I’ve returned to my hometown the past few weeks to care for my mother while she’s had a series of minor surgeries. She is recovering well from her most recent procedure and was up and about after breakfast this morning. “I think I’ll go to the library and try to write for a little while,” I told her.

Except for wireless Internet, the library hasn’t changed much since Mom took my sisters and me there when we were children. I intended to walk up the staircase to the second floor where I sometimes studied as a teenager, but I got lost in a memory of holding tightly to the oak banister wearing a red plaid dress and pigtails. I nostalgically ran my hand over the railing, worn smooth from use, and realized it had pulled me all the way up to the third floor where the children’s section used to be and still is.

Exchanging pleasantries with the librarian, I asked if I could sit at a small table and do some work. I positioned myself near a window hoping to be inspired by an elm tree bursting with new buds. There I sat in a quaint wooden chair, ignoring my laptop but absorbing every sight and smell of the familiar room.

I rose dreamlike and slowly ran my hand along a bookshelf, lightly touching the spines of Sounder, James and the Giant Peach, The Secret Garden, The Chronicles of Narnia and other childhood stories that still touch my heart.

For nearly an hour I tried to focus on writing, but my thoughts kept turning to a little girl I once knew who sat cross-legged in the corner happily reading Little House in the Big Woods. I shook her out of my mind and read the quote I had jotted down by Mr. Twain.

“What is the most rigorous law of our being? Growth. No smallest atom of our moral, mental, or physical structure can stand still a year. It grows ~ it must grow smaller or larger, better or worse ~ it cannot stand still. In other words, we change, and must change, constantly, and keep on changing as long as we live.” 

Springtime helps us understand what Twain was talking about. The sudden appearance of leaves, grass, and blooms are obvious reminders of the miracle and beauty of growth. The transformation that comes each spring is easier for us to appreciate than the much slower moral, mental, and physical growth to which Twain refers.

One day you’re a child sitting in a little chair reading a library book, and five decades later you’re sitting in the same little chair trying to write something meaningful ~ something that will encourage us to keep growing in mind, body, and soul like flowers in springtime. §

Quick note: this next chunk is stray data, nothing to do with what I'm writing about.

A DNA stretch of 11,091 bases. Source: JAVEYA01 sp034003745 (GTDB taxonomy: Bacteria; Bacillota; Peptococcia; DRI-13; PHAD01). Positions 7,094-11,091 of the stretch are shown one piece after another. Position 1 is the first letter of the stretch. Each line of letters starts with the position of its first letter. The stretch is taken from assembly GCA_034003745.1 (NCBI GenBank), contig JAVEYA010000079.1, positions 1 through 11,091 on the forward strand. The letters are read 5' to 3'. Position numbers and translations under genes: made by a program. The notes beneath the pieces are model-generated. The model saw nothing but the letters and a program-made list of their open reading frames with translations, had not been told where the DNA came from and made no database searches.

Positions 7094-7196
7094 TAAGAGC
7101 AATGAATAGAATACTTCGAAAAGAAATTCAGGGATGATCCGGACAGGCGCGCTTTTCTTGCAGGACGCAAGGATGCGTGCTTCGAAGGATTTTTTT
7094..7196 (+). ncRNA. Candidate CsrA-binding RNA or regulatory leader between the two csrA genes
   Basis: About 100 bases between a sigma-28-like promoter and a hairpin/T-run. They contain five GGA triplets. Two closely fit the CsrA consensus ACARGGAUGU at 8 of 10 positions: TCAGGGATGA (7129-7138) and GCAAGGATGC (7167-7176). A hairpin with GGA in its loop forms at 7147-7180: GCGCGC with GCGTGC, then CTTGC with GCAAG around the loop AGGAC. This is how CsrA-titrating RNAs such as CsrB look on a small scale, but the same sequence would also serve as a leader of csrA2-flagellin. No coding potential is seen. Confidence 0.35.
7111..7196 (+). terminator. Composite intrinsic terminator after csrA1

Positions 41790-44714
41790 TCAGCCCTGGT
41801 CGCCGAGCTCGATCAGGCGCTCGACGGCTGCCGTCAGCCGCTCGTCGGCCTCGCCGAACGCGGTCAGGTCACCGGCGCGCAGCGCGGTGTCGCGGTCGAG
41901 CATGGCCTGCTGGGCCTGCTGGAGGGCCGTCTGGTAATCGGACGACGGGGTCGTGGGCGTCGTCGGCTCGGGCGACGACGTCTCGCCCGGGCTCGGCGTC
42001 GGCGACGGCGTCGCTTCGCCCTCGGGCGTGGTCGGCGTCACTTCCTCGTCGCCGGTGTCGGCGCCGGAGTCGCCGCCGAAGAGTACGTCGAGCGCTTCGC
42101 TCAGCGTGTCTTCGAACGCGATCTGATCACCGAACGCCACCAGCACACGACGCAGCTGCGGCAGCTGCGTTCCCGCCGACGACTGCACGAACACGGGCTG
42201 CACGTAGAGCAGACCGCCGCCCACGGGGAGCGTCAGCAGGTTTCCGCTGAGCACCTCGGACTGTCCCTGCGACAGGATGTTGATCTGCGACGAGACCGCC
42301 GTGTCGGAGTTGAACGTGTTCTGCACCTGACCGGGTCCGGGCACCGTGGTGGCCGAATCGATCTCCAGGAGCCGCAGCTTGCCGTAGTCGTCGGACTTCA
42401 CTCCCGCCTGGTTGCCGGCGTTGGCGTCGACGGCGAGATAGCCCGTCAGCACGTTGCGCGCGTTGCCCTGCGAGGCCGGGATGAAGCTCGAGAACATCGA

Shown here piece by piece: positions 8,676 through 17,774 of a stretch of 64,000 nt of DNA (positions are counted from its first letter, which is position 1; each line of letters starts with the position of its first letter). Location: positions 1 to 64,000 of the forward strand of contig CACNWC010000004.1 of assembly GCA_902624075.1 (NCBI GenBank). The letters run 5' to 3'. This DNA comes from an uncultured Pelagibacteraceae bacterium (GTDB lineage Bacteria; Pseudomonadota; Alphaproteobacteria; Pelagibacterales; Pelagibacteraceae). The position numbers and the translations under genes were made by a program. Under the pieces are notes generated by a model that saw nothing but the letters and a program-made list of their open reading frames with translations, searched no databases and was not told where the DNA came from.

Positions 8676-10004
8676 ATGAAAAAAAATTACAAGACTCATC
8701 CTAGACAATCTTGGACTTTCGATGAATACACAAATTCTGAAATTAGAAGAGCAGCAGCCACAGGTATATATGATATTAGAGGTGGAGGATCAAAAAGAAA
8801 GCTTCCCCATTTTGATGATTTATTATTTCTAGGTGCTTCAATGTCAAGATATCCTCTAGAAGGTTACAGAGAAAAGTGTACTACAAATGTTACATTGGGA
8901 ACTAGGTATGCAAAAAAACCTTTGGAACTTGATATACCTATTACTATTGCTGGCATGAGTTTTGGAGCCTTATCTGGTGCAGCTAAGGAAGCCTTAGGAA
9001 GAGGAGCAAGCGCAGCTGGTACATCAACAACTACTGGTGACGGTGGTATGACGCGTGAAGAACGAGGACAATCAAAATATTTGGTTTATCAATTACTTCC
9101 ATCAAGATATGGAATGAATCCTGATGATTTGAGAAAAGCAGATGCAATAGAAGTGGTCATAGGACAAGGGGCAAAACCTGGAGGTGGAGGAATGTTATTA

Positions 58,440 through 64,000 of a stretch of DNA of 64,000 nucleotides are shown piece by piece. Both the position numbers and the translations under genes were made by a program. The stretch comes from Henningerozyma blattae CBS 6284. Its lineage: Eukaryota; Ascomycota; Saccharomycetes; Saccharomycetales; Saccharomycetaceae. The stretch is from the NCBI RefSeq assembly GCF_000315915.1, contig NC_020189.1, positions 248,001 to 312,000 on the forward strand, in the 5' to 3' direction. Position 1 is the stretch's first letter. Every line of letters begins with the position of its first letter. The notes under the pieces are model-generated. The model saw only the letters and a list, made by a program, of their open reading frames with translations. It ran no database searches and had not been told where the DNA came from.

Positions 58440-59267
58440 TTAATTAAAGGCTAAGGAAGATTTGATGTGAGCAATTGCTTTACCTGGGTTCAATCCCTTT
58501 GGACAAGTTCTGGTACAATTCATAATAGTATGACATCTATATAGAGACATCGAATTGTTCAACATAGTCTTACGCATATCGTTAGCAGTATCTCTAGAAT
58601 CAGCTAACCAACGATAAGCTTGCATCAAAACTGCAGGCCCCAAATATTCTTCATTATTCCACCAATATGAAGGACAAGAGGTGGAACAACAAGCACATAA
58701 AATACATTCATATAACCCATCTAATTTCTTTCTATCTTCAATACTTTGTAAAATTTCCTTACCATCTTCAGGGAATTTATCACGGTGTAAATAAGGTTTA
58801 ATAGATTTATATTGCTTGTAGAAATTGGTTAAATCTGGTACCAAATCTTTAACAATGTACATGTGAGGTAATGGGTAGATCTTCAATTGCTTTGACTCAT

Forever in a Day

Happy Easter, friends! I wrote a poem to celebrate this morning and every morning. I’m far more comfortable writing prose, but I was inspired by springtime, Easter and National Poetry Month. I hope it offers you a positive message that you can interpret as you wish. Enjoy a week filled with the beauty, promise, and renewal of spring.

Forever in a Day

To see forever in a day, wake up and lift your voice to pray

Watch sunlight spread across the land, just as it’s done since time began

Feel the earth so lush and green, where brown and dormant ground had been

Hear sweet birdsong fill the air ~ Smell the flowers everywhere

 

To see forever in a day, ask for wisdom come what may

Seek timeless lessons to be learned ~ Toil for honest wages earned

Heed tales told by wrinkled eyes ~ Sing a baby lullabies

Reach for a neighbor’s hand in love ~ We look the same from up above

 

To see forever in a day, have faith that stones can roll away

Let starlight fall upon your face, older than the human race

Allow great mysteries to unfold ~ Dream of ancient stories told

Sleep peacefully until the morn ~ Each break of dawn we are reborn §

A Poem as Lovely as a Tree

I think that I shall never see a poem as lovely as a tree… 

So begins Joyce Kilmer’s poem Trees. I was about ten when I first read the poem in a book at school. I was drawn to its uncomplicated rhythm and rhyme. At such a tender age, I was also excited to understand a poem not written for a child. Gazing out the library window, I could see Kilmer’s beautiful trees joyfully reaching towards the heavens.

I find it amusing that Mr. Kilmer’s well-known poem is sometimes disparaged for being overly simple, sweet and straightforward. Funny, because that’s exactly how I like things to be! There are more sophisticated poems about nature, but Trees was one of the first to offer me a poetic reminder to be filled with gratitude, acceptance, and humility for my own existence.